Going back to Westminster was easier the second time around simply because I had an office to return to. It took over a month back in 2015, during which time I had to “hot desk” in any available space. However, the subsequent cyber-attack has meant a complete overhaul of our email systems which I am still getting to grips with. The inevitable reshuffle of ministerial posts reached down to the Parliamentary Private Secretary level and I was moved from supporting John Hayes in the Department for Transport, to helping neighbouring MP Andrea Leadsom in her role as Leader of the Commons. Andrea and I have known each other for many years, having set up a charity before we entered politics. As her PPS, I act as the bridge between the Government and the Parliamentary Party. The Leader is responsible for scheduling and progressing business through the House of Commons, a role which is very important given the current situation. She makes a statement every Thursday morning which I must be on the benches for. How business is allocated has been under intense scrutiny since we returned, and Mr Speaker allowed an emergency debate in our final week to discuss the issue. The number of opposition day debates and the process of establishing select committees were particular areas of interest.
We will have select committee elections in September when the House returns for a brief sitting before we all depart for Party Conference. I am hoping to go back on the Justice Committee and to continue our work on prison reform – an area in which we made some progress on during the last Parliament. It is really important that we focus on breaking the cycle of reoffending, tackle drug and illegal mobile phone use and improve the safety of our prison staff as we move forward. Many people often forget that we have a prison in our own area. I am fortunate enough to have a good relationship with the Governor and chaplain of HMP Bullingdon and regularly hear from prisoners serving sentences at the prison. Their letters form just one genre of casework I deal with on a daily basis. Visas stuck in the system, delayed medical appointments and issues with inadequate housing conditions often spur constituents into contacting me.
Before Parliament returns, I have a rare opportunity for some time at home while my children are on their school holidays. Spending Monday to Thursdays in Westminster means family time is even more sacred when we get it. It is also the season for fetes and other summer-festivities. Re-opening newly refurbished village halls has been popular this year. Judging Tadmarton’s scarecrow competition was a novel experience too. The summer recess also provides an excellent opportunity to carry on with my popular pub tours. Broughton in July; Ardley and Tadmarton when the nights start to draw closer. And, there is also a feeling of déjà vu as we spend another summer fighting to save the Horton General Hospital. I was blindsided by the decision to suspend obstetric services last July; the Clinical Commissioning Group plans to make a decision on its fatally flawed Phase One consultation on 10 August. I remain absolutely committed to ensuring acute services remain at the Horton. There is a never a dull moment as MP for North Oxfordshire!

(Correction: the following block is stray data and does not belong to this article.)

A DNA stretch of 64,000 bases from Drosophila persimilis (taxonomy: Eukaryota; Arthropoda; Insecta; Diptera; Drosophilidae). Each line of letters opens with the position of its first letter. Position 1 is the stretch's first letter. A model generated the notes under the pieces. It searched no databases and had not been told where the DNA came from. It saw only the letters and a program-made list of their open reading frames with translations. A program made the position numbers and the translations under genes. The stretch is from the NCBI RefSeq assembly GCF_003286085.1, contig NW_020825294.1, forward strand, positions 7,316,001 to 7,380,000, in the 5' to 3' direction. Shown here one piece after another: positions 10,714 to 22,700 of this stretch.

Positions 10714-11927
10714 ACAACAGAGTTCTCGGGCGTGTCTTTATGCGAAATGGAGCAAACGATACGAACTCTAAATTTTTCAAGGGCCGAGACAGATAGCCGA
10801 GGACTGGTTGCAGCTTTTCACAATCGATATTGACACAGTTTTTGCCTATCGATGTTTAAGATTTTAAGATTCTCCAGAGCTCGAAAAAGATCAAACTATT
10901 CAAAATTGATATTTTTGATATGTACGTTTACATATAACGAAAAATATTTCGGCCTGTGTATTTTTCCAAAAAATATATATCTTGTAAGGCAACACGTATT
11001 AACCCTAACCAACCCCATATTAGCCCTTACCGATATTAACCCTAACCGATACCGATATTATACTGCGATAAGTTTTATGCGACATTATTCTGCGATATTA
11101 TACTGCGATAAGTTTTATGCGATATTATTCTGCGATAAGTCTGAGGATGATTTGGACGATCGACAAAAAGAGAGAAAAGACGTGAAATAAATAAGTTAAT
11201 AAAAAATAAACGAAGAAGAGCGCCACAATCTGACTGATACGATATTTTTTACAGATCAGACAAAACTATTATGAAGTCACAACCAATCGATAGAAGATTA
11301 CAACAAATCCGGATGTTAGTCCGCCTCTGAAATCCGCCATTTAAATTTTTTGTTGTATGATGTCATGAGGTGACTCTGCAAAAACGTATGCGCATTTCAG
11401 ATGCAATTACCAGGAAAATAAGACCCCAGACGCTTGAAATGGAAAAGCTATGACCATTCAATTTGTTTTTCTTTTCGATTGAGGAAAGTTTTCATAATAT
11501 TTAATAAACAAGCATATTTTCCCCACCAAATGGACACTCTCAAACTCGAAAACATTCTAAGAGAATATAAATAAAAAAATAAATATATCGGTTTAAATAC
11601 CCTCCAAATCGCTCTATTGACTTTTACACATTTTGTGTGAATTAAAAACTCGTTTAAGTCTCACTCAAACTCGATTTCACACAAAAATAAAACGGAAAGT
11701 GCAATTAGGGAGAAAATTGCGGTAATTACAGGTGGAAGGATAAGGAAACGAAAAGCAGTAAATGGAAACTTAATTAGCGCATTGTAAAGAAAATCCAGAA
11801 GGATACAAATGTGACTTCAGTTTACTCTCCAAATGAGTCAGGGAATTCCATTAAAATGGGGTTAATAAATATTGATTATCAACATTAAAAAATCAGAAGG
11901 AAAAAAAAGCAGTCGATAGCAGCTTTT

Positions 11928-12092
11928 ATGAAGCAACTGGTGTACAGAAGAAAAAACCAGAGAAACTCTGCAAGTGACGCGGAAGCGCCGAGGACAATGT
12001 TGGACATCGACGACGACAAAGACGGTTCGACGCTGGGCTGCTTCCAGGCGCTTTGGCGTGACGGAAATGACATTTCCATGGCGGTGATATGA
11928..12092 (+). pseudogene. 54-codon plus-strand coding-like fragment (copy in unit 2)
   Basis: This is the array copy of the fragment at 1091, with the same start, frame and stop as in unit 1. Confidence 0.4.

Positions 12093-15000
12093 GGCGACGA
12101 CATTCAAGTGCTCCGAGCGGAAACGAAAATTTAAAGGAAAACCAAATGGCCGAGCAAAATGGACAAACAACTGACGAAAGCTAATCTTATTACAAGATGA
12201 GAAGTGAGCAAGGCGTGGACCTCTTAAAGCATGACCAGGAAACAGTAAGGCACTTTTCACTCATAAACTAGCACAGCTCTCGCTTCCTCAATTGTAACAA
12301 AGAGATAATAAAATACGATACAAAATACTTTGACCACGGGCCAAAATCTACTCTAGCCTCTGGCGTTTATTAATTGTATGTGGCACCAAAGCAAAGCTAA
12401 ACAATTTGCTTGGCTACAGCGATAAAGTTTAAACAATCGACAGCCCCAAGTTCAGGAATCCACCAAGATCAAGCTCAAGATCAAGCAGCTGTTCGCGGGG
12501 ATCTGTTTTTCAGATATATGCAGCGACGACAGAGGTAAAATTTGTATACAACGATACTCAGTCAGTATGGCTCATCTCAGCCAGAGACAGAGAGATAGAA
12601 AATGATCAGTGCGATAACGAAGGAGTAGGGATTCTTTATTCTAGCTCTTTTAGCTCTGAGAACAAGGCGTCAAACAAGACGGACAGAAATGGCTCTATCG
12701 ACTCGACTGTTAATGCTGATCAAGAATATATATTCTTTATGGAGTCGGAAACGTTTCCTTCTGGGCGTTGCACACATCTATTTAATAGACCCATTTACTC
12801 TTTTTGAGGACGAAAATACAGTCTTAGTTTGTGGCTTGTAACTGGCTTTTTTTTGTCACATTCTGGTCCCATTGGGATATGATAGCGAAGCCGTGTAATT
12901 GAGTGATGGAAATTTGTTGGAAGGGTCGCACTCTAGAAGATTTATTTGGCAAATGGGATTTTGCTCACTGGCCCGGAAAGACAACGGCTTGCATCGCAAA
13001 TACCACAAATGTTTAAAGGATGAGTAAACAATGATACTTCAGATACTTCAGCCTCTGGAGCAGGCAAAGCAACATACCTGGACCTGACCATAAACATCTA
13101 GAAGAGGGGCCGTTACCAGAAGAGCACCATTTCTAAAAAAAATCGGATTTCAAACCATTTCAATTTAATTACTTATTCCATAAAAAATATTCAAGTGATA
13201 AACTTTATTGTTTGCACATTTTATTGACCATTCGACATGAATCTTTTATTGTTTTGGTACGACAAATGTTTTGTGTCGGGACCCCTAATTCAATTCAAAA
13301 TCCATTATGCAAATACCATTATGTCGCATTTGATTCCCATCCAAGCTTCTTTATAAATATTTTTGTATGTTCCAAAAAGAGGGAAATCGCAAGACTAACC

March 2017 – #Banbury2JR travel survey
I was in the midst of writing this month’s column when the tragic incident at Westminster unfolded last Wednesday. The attempted attack on our democracy was an act of evil and a terrible tragedy. We owe a debt of gratitude to those who protect us; my thoughts and prayers are with the friends and families of those injured and bereaved, particularly those who knew PC Palmer.
However, we must remain undeterred and carry on with normal democratic life. It was business as usual on Thursday morning: my Westminster staff and I were back in the office and my constituency staff got on with their tasks in Upper Heyford. Much of their time recently has been spent analysing the responses to my travel survey on journey times from the Horton to the John Radcliffe. I have been overwhelmed by the number of those who have participated – 371 so far and more keep coming in by the day.
Although we have been told that it takes about 45 minutes to get from the north of the county to the John Radcliffe, my survey shows otherwise. Those doing the journey have told me that, on average, it is taking around 90 minutes. This comes as no surprise; on the two journeys I have done with local journalists as part of the campaign it has taken me well over an hour on both occasions. Parking is even more varied: responses range from five minutes to an hour. More than ten people have said it has taken them at least an hour to find a space. 81 per cent of respondents use a private car, many noting that public transport is simply not an option either because of timetabling issues or because they are physically unable to get on a bus.